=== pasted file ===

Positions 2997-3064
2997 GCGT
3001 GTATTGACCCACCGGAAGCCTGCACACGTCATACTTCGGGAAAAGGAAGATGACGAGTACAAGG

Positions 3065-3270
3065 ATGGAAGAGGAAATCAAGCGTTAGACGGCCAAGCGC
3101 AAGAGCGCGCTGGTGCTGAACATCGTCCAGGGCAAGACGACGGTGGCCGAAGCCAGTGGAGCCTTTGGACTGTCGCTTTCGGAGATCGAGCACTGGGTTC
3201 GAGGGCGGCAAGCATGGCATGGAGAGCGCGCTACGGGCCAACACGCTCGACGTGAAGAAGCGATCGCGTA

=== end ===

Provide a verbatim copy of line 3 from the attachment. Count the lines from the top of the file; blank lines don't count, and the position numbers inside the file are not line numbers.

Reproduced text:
3001 GTATTGACCCACCGGAAGCCTGCACACGTCATACTTCGGGAAAAGGAAGATGACGAGTACAAGG